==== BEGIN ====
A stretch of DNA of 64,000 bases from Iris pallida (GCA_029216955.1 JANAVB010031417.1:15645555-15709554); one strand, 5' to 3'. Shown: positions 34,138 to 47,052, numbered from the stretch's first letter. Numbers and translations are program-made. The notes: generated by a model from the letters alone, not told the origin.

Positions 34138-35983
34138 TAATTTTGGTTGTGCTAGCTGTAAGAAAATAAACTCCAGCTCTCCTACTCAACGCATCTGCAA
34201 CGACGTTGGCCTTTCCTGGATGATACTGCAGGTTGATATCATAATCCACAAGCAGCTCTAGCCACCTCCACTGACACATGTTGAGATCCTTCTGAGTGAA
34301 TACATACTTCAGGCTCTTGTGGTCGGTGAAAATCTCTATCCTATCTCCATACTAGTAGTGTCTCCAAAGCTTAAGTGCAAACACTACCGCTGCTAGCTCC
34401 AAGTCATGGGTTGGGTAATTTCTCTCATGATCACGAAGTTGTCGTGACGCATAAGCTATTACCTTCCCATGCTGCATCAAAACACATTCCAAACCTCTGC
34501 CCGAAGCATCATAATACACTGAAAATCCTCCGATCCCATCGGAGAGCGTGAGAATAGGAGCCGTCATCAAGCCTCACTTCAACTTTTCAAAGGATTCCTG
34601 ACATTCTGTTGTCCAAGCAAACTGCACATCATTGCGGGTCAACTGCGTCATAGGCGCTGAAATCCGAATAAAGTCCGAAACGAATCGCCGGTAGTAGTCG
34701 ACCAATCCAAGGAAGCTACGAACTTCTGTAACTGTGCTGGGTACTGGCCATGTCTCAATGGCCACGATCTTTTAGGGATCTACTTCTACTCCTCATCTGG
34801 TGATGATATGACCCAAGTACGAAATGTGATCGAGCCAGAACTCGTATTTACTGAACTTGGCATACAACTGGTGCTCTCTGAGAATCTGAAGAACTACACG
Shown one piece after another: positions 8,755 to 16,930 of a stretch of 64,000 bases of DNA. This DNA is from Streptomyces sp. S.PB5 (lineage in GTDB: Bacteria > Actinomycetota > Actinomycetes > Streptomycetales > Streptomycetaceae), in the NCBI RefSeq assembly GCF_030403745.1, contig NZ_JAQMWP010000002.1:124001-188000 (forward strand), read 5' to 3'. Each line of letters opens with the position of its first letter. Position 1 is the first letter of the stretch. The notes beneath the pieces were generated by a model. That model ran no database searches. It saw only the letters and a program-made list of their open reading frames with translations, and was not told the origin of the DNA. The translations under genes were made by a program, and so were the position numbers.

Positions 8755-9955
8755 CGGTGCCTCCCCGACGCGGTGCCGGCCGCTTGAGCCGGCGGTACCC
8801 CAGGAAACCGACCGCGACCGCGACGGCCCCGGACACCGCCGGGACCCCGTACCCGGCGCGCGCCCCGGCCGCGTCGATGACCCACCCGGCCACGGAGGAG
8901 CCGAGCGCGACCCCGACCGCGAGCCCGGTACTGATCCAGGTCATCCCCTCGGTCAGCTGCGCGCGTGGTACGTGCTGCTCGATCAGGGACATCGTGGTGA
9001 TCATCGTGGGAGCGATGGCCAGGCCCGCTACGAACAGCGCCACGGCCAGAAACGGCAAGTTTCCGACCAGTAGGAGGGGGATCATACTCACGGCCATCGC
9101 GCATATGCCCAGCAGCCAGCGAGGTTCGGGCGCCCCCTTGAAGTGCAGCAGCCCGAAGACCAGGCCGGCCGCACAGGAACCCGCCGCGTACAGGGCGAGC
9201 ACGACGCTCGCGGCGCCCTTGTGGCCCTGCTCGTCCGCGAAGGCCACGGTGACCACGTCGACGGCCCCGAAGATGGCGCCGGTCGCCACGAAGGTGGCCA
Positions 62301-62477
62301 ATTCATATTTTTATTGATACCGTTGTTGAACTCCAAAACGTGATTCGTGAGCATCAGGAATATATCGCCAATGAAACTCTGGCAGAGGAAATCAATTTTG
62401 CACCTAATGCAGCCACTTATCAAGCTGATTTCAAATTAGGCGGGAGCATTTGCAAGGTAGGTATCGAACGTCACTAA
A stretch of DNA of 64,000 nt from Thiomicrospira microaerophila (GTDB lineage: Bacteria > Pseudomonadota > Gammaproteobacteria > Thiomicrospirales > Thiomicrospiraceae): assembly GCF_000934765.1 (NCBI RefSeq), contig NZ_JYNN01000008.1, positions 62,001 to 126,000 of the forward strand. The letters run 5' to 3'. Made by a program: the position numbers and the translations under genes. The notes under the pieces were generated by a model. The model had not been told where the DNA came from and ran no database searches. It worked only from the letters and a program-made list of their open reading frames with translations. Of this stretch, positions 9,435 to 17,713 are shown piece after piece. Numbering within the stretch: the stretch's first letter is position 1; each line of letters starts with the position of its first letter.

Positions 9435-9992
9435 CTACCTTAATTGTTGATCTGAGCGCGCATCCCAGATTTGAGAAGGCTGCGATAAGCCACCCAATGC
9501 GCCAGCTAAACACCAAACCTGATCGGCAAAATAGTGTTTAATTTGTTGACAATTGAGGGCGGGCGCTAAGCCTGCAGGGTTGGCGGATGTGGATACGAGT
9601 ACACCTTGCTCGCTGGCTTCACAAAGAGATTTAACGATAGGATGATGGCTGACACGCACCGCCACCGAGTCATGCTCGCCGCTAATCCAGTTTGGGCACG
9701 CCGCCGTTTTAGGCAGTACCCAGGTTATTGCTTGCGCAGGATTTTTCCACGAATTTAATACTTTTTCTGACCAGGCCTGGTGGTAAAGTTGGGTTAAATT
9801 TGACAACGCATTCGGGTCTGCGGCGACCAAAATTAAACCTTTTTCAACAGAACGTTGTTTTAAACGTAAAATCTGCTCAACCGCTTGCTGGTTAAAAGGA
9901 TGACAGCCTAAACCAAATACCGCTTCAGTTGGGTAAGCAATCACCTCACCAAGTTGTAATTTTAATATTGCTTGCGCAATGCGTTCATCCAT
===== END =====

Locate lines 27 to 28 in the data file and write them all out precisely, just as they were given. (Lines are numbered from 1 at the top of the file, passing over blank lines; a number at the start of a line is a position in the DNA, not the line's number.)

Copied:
9701 CCGCCGTTTTAGGCAGTACCCAGGTTATTGCTTGCGCAGGATTTTTCCACGAATTTAATACTTTTTCTGACCAGGCCTGGTGGTAAAGTTGGGTTAAATT
9801 TGACAACGCATTCGGGTCTGCGGCGACCAAAATTAAACCTTTTTCAACAGAACGTTGTTTTAAACGTAAAATCTGCTCAACCGCTTGCTGGTTAAAAGGA